How often should you water grass seed?

No matter how thick and lush your lawn is, eventually it will need to be reseeded and watered-in, which can be tricky. As annoying as it can be we think it would be less annoying if you had an easy-to-follow, comprehensive guide to watering your grass seed. In this article, we’ll cover everything you need to know about watering your grass seed from how much to water it and how often, to which varieties need less water, and even some tips on watering your grass seed during a water advisory.

How much water does grass seed need?

The exact amount of water you’ll need depends on the type of soil you have and size of your yard. You want roughly the top two inches of your soil to be moist but not soggy. On average, this takes only a few minutes of watering to achieve.

A good way to tell how much water your yard will need per watering is to find how much water it takes to moisten one square foot of your yard and multiply that by the total square footage of your yard. This can be helpful if you’re looking to cut down on water waste, but it isn’t strictly necessary. After watering your seeds a few times, you’ll develop a sense of how long it takes without the need for experimentation.

Cupped hands gently scattering grass seed
Dean Clarke/Shutterstock

How often should you water your grass and grass seed?

Water your soil before spreading your grass seed. After seeding, water seed twice a day in mild climates (except on rainy days). It’s best to water them in the early morning and midafternoon. Avoid watering your lawn during the hottest part of the day or near sunset to prevent sunburnt plants and fungal infections.

In hotter, drier, climates you may need to water more often. If your seeds dry out completely there is a risk of them dying, going dormant, being blown away in the wind, or being eaten by birds. Keeping them moist allows them to root more quickly, which keeps them safe. Three times a day — once in the early morning, once in the late morning, and once in the mid-afternoon — is the best watering schedule for hotter climates.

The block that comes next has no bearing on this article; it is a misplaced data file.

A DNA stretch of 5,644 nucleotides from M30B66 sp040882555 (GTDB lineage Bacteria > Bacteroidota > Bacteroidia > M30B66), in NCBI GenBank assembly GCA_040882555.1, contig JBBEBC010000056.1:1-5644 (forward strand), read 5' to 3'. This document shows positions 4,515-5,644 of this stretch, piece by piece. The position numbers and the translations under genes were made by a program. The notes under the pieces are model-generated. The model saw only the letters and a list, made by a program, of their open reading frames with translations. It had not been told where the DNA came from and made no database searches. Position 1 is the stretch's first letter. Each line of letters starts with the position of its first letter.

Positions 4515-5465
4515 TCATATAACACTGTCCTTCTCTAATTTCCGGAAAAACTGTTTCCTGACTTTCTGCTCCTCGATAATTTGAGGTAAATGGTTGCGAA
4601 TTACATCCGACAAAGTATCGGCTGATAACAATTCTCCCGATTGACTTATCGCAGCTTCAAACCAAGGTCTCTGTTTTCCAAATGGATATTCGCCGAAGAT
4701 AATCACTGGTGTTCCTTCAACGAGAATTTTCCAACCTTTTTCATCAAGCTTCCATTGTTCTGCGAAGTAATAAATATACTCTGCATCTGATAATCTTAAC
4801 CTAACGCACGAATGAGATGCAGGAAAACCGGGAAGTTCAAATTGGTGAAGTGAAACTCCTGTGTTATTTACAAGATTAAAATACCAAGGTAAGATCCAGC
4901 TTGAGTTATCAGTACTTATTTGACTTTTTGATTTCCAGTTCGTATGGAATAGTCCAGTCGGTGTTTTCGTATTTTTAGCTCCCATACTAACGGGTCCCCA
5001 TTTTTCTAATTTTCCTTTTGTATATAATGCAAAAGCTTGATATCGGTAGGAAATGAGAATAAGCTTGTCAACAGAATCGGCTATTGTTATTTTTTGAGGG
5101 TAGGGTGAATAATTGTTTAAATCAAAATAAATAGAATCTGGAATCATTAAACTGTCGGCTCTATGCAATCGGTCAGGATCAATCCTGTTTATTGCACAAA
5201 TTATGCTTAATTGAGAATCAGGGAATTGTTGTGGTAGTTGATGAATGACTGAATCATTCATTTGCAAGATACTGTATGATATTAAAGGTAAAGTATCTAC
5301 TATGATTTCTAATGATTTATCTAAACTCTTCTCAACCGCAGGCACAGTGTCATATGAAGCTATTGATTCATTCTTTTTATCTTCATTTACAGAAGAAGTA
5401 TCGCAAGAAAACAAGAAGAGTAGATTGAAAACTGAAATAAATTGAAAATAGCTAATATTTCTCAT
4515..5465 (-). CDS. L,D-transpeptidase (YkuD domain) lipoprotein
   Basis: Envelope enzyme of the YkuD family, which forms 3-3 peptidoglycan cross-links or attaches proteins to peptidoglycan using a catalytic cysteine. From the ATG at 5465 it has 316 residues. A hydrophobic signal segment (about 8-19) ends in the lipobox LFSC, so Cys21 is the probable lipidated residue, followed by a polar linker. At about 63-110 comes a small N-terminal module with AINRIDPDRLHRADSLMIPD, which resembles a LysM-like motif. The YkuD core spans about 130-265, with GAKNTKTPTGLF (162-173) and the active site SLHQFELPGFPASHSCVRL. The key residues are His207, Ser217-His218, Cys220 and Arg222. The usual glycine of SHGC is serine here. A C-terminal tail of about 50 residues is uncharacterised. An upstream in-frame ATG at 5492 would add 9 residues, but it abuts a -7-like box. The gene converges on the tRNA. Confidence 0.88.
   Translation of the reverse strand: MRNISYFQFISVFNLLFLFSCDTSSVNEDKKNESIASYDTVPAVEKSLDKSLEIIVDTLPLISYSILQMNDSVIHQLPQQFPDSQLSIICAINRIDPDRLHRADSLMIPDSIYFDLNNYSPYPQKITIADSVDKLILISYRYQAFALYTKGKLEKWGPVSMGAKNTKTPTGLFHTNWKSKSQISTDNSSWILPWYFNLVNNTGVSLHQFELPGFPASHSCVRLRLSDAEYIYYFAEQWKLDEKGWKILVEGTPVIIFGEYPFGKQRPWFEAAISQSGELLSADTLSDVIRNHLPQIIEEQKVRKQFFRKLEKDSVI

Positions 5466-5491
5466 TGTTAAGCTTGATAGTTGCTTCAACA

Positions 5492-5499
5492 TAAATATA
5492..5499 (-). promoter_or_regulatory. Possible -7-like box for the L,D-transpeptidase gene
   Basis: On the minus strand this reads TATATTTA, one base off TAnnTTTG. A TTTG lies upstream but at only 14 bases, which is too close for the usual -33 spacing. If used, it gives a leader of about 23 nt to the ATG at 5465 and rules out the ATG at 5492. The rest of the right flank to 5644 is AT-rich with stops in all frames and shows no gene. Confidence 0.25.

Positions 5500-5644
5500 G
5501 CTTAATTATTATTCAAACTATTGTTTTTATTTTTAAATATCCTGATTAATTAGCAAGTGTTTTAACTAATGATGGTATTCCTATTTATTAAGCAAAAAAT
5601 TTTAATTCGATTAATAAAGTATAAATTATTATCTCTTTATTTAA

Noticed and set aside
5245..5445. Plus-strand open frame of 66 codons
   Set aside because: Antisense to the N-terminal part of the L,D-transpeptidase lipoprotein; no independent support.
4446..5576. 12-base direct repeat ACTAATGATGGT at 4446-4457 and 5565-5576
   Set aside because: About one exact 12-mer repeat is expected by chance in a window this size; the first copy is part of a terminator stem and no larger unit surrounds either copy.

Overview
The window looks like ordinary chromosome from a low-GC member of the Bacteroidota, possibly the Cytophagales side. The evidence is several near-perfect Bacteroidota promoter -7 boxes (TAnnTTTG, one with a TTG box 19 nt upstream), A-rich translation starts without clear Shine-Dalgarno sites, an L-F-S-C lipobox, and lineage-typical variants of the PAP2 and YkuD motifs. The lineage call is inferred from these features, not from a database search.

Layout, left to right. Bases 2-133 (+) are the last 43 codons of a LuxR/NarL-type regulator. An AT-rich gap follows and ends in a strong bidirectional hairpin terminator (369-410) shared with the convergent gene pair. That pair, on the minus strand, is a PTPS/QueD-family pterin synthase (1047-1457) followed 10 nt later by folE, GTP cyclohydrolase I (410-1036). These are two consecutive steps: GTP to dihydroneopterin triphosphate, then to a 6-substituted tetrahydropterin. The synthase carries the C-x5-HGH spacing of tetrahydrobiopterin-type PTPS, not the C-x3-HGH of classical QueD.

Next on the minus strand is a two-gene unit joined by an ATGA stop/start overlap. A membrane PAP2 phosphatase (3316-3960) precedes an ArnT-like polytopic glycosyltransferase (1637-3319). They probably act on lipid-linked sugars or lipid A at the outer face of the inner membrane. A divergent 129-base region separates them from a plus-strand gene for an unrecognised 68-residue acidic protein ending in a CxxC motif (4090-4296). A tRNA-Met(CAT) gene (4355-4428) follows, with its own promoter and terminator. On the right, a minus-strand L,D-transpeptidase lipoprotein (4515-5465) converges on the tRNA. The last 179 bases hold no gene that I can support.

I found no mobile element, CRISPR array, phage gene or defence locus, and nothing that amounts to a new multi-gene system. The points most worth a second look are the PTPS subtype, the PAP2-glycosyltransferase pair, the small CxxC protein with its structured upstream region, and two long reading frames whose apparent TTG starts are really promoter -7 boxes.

What grass varieties need the least water?

Grass seeds all require roughly the same amount of water until they grow to about two inches tall. Once they’re tall enough, you can switch to an adult grass watering schedule. Fully grown grass only needs an inch or two of water each week, meaning it takes less water than seeds. There are two approaches you can take from here. Grass that germinates quickly will require less water since it will spend less time as moisture-loving seeds. You can also look for grasses that are more drought tolerant, since these will use less water over the course of their lifespan.

Some of the quickest growing grasses are ryegrasses and tall fescue, while drought tolerant grasses include fescues, buffalo grass, bermuda grass, and St. Augustine grass. The overlap between these two lists, tall fescue, is likely your best bet for overall water conservation.

Small sprinkler watering a lawn with a few scattered leaves
Victor Furtuna/Unsplash

How to water grass seed during a drought

If your area is in the midst of a water advisory, then using fresh water on your lawn isn’t the best idea. Luckily, there are some great options to keep your lawn growing without contributing to water shortages. Rain barrels are one such option. While you won’t be collecting any rain during a drought, if you set them out well in advance you can collect water throughout the year and be prepared if a water shortage ever occurs.

If you don’t have rain barrels, though, or if you use all the water in them before the end of the drought, you can reuse water. Water that’s been used for cooking, especially water that has been boiled, is great for watering your lawn. Just don’t use it while it’s still hot. Water that was used for cleaning or bathing is a potential option, but it depends on what soaps or cleaning liquids may have been added to it. If you aren’t sure if the soaps you used are OK to put into the soil, it’s best not to use it on your lawn.

Whether you’re growing an entirely new lawn from scratch or just looking to fill in a few patches, you have everything you need for a successful seeding. Be careful not to wash them away, and remember that your soil should be moist but not muddy. Choose a faster growing grass variety if you’re looking to use less water, and you can always reuse water that hasn’t been contaminated with chemicals to water your grass during a drought. By following these simple steps, anyone can grow a healthy, luscious lawn that’ll be sure to impress.

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